The 1990s was a very unforgiving time for nervous children. Pop culture was constantly encouraging you to be as X-TREME as possible. Skateboarders and BMXers were having a big cultural moment. Mountain Dew was encouraging people to go to very high places and then jump off of them. People walked around wearing “No Fear” T-shirts.
Then I guess, like, YouTube happened and we all saw videos of what it looks like to shatter a leg bone, and our ardor for extreme sports cooled. At least that is what happened to me — I was never X-treme, obviously, but I did actively make fun of kids who wore bike helmets, and I jumped quite irresponsibly on those big trampolines, even though one of the many Jennifers in my class messed up her knee really bad on one and had to wear a brace for like a year. But I hadn’t SEEN it, so it made no impression on me.
Anyway, somewhere between being a stupid teenager and a grumpy adult, I developed phobias involving bones poking out where they shouldn’t/dying in a really stupid way. But it was too late: I had already promised myself that I would someday bungee jump.
I blame MTV
This is the fault of “Road Rules,” the MTV “Real World” derivative, where they made stock-character 20-somethings live in an RV together and do extreme things. Like, again, go to high places and jump off of them. It felt like every season had a bungee jump episode, which I watched with fascination. What would I do, in that situation? Would I be like the cool kids and just jump? Or would I be like the lame girl (it was always a girl) who froze up and freaked out and didn’t want to do it?
I was secretly concerned I’d be one of the latter. But when I went to Costa Rica a few years back, I’d decided “Yeah, I’m going to do this.” There are tons of bridges from which to jump in Costa Rica, as it is a haven for adventure tourists, so it was the perfect place. I felt I owed it to my 14-year-old self, who was rooting for me, somewhere back in the mists of the past.
I convinced an unwilling friend to accompany me. We booked a ride with Tropical Bungee (motto: “100% Adrenaline!”) and got in a van with a bunch of enthused backpackers, and found ourselves on a bridge in the forest. It was dense green tropical forest, and peaceful. The river, far below, was flowing gently. We felt like vomiting.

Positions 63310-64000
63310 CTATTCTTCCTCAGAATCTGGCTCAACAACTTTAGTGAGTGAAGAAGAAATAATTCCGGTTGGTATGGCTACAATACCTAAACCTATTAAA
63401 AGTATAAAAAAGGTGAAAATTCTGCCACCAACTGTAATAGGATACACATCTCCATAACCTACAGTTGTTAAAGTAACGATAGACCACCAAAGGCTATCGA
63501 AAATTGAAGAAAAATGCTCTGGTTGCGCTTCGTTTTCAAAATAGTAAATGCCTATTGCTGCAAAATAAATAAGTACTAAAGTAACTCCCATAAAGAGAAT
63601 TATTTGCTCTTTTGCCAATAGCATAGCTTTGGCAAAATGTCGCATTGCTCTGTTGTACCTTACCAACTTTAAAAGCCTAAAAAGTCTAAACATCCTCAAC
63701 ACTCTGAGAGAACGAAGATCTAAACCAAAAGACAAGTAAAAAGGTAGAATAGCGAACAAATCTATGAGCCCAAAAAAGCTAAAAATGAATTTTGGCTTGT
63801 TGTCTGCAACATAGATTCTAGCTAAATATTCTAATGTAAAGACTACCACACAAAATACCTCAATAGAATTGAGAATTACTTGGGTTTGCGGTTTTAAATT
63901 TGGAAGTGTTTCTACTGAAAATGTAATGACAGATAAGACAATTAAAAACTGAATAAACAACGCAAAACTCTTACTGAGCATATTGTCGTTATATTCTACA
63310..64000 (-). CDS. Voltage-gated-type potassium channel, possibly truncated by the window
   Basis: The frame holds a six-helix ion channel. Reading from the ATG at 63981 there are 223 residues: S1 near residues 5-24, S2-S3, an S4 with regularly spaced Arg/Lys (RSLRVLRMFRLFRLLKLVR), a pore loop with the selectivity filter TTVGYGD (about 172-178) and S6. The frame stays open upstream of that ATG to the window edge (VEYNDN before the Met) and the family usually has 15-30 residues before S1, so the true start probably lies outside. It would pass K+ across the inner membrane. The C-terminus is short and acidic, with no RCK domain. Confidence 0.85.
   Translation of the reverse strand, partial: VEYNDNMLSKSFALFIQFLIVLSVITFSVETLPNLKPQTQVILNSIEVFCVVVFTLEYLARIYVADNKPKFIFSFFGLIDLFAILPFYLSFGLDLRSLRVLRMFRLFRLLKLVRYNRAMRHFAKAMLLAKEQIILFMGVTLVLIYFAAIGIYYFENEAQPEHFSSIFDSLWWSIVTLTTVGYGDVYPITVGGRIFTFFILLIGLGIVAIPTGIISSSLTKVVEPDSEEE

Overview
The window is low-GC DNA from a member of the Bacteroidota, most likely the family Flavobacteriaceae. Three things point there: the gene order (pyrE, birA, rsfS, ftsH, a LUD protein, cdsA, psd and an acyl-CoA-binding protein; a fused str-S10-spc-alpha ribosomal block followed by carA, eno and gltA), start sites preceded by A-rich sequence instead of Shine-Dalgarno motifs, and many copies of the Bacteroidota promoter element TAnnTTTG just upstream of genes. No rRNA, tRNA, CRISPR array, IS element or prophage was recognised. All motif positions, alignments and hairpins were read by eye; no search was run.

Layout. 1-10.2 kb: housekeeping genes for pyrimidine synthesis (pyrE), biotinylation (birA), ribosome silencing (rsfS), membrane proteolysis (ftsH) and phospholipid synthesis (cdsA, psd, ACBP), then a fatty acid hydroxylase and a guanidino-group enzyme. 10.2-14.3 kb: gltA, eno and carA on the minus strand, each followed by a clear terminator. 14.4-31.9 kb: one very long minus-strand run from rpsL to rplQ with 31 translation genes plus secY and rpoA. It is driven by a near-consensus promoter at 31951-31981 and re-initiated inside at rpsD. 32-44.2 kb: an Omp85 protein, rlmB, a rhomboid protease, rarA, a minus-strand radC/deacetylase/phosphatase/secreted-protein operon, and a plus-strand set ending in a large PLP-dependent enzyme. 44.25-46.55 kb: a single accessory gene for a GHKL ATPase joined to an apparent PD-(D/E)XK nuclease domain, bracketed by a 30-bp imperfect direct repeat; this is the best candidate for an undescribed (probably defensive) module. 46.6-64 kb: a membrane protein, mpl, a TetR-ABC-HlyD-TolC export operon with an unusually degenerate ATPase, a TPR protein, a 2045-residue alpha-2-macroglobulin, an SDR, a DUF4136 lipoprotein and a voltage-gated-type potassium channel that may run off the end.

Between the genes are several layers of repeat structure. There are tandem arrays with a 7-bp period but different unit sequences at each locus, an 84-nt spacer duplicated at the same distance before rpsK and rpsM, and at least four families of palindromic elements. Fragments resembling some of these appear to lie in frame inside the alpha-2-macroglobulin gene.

To do this, you step into a harness thing that has thick cords hanging loosely around your ankles. When it is your turn, they hook you into the bungee cord. You walk to the edge of the bridge and jump off.
"Easy as pie," my friend and I said to each other as we watched the other backpackers giddily leap into the abyss. "Simple."
How to bungee jump
The trick to bungee jumping, of course, is not to think about it. Don’t think about anything. If you stop at the edge and look down and consider things rationally, you probably will not jump. Or at least, I wouldn’t jump. So, there on the bridge, I embarked in an aggressive form of meditation. I made a fist with my brain, and beat out every thought in there. I pummeled my higher-order thinking until I was down to just the lizard core. Then it was my turn. Blankly, I climbed the platform. Numbly, I watched them hook up my harness. Woodenly, I walked to the edge of the platform and let myself tip off the edge — just let my face greet the river below, and the rest of me followed.
Then I was just a torpedo of meat, heading for the ground. The white ribbon of river, and the green of the banks, zoomed toward me and I could hear my own short, panicked breaths. Then, still a comfortable distance away from terra firma, I felt the cord lightly squeeze my ankles and then I was rushing backwards and up, only to be snapped like a human towel-snappy by the bouncing cord. I made a “chuff!” sound that only I could hear, being as there was no one around, and eventually found myself just swinging upside down above the river.
Step two: Continue to not panic
Then, in order to not consider your position — that you are dangling like a fish on a line, high above the ground — you must concentrate on getting back up. If I remember aright, you wait until the operators send you a line that you snap onto your harness, and it brings you back up. So you must grab it, latch it onto the correct latch, and let it bring you to a sitting position. It draws you up like a kitten in a bucket.
They pulled me back onto the platform and I once more felt the ground under my feet. My 14-year-old self, back in the mists of time — wearing plaid and badly in need of an eyebrow wax — was beaming at me through her braces. I had comported myself with all the dignity I could muster. I gave her a thumbs up.